Managing for the all the benefits of a forest
Name: Justin Hall
Hometown: Olympia, Washington
Community forest affiliation: Nisqually Community Forest
1. What first drew you to forestry work?
As an undergraduate I received Bachelor’s degrees in Wildlife Science and Fisheries Biology. I then worked for the University of Washington Charles Lathrop Pack Forest as a forester which led to a Master’s degree in Silviculture and Forest Planning. I’ve always loved being in the woods and working in them just seemed like a natural extension of what I enjoyed. That said, I’ve spent most of the intervening time in office settings running a nonprofit.
2. What is your favorite attribute of the community forest you’re affiliated with?
My grandfather moved to Washington from the east coast during World War II to work in the timber industry and as it turns out he worked on the same forest that we are now trying to buy as the Nisqually Community Forest. I like that I will hopefully be working the same ground that my grandfather did 70 years ago.
3. From your perspective, what is the most important benefit that can be realized by developing community forests / practicing community forestry?
The most important benefit is that we will be more easily able to manage the forest for multiple benefits since we won’t have a pure profit motive. We looking to be long-term owners who can hold these lands in perpetuity. While we definitely want these to continue to be working forests, we will have the opportunity to do some things differently because we don’t need to maximize profits for investors.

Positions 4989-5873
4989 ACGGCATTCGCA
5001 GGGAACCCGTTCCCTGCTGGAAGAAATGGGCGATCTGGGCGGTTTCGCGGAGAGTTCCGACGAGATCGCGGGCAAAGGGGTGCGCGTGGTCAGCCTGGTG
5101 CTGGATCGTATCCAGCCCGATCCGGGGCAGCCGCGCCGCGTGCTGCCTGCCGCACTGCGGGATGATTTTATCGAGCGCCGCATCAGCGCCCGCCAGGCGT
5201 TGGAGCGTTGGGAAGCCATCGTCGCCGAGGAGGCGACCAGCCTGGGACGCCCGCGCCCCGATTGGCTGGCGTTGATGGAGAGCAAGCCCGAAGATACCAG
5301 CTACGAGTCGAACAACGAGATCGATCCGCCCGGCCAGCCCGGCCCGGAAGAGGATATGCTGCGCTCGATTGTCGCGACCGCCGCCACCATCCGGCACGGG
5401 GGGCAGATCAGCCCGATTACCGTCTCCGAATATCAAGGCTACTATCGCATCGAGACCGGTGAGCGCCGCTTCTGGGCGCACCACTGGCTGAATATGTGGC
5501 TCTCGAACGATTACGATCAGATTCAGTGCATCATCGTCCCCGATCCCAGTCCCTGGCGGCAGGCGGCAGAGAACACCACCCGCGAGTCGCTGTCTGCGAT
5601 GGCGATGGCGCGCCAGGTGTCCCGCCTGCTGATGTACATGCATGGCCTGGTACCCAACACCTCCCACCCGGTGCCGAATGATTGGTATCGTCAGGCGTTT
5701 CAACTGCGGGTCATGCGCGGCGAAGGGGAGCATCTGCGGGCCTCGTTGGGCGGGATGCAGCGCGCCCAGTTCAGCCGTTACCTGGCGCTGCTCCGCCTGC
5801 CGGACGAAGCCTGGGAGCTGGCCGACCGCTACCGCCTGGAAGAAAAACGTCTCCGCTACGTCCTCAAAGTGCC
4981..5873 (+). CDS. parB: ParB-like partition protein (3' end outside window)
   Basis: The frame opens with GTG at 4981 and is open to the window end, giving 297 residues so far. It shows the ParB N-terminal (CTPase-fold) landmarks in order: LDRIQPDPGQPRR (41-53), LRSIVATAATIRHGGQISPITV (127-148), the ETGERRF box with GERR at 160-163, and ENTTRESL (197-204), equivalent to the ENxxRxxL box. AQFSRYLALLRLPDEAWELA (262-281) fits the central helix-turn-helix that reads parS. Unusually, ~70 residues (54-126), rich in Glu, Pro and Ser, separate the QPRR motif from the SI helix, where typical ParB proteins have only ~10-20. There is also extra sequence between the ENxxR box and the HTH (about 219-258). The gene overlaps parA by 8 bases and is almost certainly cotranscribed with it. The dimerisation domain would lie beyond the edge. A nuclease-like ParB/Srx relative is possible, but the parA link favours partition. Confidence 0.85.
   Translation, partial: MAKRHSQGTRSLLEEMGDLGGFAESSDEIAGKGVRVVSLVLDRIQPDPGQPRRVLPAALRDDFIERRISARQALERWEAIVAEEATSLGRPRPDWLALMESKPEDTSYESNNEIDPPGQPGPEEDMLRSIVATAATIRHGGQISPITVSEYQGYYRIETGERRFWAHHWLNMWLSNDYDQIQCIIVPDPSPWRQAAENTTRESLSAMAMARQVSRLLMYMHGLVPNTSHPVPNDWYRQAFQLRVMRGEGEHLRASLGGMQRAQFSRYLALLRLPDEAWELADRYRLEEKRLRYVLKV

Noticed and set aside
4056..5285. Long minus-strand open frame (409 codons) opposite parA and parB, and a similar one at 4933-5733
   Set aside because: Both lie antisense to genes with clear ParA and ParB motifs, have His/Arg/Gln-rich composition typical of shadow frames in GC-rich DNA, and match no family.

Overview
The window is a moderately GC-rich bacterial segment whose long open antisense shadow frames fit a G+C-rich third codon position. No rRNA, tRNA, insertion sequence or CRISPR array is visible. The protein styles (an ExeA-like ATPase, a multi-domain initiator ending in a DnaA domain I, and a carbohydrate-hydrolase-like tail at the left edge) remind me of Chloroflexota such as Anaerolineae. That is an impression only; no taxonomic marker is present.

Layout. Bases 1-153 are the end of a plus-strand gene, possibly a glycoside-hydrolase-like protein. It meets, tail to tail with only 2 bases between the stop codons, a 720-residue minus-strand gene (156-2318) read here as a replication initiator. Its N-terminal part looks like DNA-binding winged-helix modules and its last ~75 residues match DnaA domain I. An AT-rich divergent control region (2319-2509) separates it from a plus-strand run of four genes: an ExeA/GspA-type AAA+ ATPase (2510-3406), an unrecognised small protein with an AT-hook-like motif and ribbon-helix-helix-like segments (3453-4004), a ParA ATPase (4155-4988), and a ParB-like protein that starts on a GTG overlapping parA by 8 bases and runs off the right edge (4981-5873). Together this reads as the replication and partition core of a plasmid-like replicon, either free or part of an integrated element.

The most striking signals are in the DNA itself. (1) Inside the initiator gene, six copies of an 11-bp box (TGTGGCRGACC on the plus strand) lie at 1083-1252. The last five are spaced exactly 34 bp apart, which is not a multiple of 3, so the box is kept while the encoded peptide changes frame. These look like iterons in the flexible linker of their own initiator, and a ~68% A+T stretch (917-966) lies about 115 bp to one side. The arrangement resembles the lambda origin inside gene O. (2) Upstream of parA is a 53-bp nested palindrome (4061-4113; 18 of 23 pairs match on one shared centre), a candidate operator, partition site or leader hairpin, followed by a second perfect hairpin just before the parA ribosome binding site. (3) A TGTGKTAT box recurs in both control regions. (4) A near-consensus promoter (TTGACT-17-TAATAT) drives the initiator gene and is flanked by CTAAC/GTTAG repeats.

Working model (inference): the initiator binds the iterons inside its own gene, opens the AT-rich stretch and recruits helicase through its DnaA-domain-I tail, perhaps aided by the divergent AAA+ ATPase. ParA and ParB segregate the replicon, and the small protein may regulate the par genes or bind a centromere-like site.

4. What is the most challenging aspect of developing a community forest? Most gratifying?
The most challenging aspect is finding the funding to purchase the lands. We are competing against very large, well-capitalized, corporations and investors for what is some of the best timber growing ground in the world. The most gratifying part will be knowing that our management provides benefits directly back to the local community and the fish and wildlife that depend on the forest habitat and streams.
5. What advice would you give to communities interested in developing their own community forest?
Pull in everyone that you can to be a part of it. Make sure that your community forest has community. It won’t always be easy, people will have very different views on what they think the forest should look like and how it should be managed but the whole thing will be stronger the more voices that you have participating.